“I am a Jedi. Like my father before me.”

It’s probably my favorite line in Star Wars. This moment, when Luke refuses to listen to the Emperor. It’s here that Luke shows that he truly does believe there’s still good in his father. He’s been saying it the whole movie. Now, in a moment where it could cost him everything, he proves that he believes in what’s left of Anakin Skywalker.

Return of the Jedi was my favorite of the movies for a long time. As such, I always liked Luke. He’s grown considerably by this point. He’s still hesitant, and he never really grows past his fear of the Dark Side, but I think that comes from his inexperience and the lack of anyone to help him learn where to draw the line between the light and the dark.

The scenes at the end of Return of the Jedi on the Death Star are among my favorite scenes out of all the movies. I love the idea of legacy and recurring themes in a story, and when Luke refuses to kill Vader, and then when Vader saves his son from the Emperor, the story comes full circle.

Luke believes in his father. He tells Leia that he’s sensed the good in him, even after Cloud City. He tells Yoda that he can’t kill his own father. (And frankly I’m surprised that Yoda and Obi-Wan would even suggest that course to him…sounds like they would consider it the path to the Dark Side…) At this point, Luke has nothing to back him up except his own intuition and what he senses through the Force.

When faced with the Emperor on the Death Star, Luke gives in to his hate for a moment. But even in the fight with Vader, he still believes in him–up until Leia’s safety is threatened. But in the end, he stops. It’s this moment that sets him apart from his father. Anakin Skywalker was insecure and fearful. He held himself responsible for every bad thing that happened to those he loved.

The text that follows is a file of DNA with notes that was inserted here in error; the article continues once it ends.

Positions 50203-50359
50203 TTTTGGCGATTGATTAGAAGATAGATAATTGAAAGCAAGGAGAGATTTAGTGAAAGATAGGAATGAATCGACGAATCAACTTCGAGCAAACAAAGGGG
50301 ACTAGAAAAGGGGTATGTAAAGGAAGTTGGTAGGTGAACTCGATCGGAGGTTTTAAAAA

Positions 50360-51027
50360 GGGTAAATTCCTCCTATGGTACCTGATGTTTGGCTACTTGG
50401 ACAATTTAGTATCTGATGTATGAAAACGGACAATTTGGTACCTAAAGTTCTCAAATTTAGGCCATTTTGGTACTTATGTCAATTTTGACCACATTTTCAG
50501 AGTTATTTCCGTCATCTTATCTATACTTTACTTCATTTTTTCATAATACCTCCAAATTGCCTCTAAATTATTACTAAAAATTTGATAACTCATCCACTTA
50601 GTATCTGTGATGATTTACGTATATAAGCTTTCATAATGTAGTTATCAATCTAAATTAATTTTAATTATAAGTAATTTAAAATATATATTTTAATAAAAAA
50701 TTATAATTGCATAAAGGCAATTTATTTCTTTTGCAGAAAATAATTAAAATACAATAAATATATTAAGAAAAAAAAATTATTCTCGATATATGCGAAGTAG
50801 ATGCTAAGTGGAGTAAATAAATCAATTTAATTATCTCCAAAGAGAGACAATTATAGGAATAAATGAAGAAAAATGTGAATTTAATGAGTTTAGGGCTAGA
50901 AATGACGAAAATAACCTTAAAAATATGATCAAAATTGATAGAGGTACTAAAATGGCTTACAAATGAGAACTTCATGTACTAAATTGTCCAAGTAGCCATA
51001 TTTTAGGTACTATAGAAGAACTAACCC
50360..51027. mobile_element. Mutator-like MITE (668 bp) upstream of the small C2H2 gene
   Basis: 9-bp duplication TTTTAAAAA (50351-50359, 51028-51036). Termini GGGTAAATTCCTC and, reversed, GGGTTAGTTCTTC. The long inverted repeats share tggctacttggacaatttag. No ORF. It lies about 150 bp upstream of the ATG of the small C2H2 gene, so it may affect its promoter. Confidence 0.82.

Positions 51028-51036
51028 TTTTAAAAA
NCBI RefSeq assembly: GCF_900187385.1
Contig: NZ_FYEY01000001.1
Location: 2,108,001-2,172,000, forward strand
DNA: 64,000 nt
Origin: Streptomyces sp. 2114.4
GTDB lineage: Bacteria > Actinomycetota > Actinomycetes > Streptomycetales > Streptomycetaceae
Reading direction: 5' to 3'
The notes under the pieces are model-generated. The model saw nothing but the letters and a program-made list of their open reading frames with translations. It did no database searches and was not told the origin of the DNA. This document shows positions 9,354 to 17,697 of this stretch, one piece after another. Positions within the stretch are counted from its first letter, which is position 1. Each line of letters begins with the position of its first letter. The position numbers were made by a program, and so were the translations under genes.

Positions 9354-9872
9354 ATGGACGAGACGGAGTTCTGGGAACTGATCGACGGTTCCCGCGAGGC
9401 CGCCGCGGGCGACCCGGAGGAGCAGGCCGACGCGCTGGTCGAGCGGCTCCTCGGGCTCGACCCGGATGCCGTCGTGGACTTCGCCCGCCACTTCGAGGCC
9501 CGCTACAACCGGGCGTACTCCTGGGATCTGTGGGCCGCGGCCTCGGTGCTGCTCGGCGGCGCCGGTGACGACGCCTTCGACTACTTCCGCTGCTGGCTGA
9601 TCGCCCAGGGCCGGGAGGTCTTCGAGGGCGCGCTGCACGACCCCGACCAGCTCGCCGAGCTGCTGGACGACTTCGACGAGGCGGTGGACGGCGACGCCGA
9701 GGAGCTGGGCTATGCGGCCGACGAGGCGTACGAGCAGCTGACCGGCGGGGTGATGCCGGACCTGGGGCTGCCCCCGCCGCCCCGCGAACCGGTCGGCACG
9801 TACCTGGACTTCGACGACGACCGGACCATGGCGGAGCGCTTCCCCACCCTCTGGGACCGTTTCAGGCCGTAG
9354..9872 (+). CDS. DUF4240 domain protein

Luke makes the choice to stand on what he believes in, even when that choice will likely cost him his life, even potentially putting his friends in danger. This is the point where Luke decides what kind of Jedi he’s going to be.

“I’m a Jedi, like my father before me.”

He still believes in the good in his father. He calls Vader a Jedi. He’s determined not to let the Emperor’s influence change him. Luke stands strong and proves that he’s not victim to the same faults as Anakin.

When faced with a similar situation with Count Dooku, Anakin didn’t hesitate to kill his enemy. Granted, Dooku wasn’t his father, but at this point in the story, Luke had no reason to save a father he’d never known, when his friends were in danger on the moon below. He will not do what the Emperor wants, because he knows that the moment he kills Vader, the Emperor wins.

This is where the legacy that I mentioned comes in. In storytelling, I love it when there’s an opportunity to tie the story back to an event that happened years before. Especially when it’s related to family. The moment Anakin killed Dooku, he let the Emperor control him, which led to his final fall. Despite Luke’s inexperience and lack of training, he doesn’t make the same mistake.

This is what I really love about Star Wars. I love the ties of family and friendship. The loyalty that they have for each other, while still having a vast galaxy where the characters are often separated and working through their own challenges. Through all the years and all the changes Star Wars has been through, that’s the one thing that will stick with me.

(Reblogged from amandagates.net)


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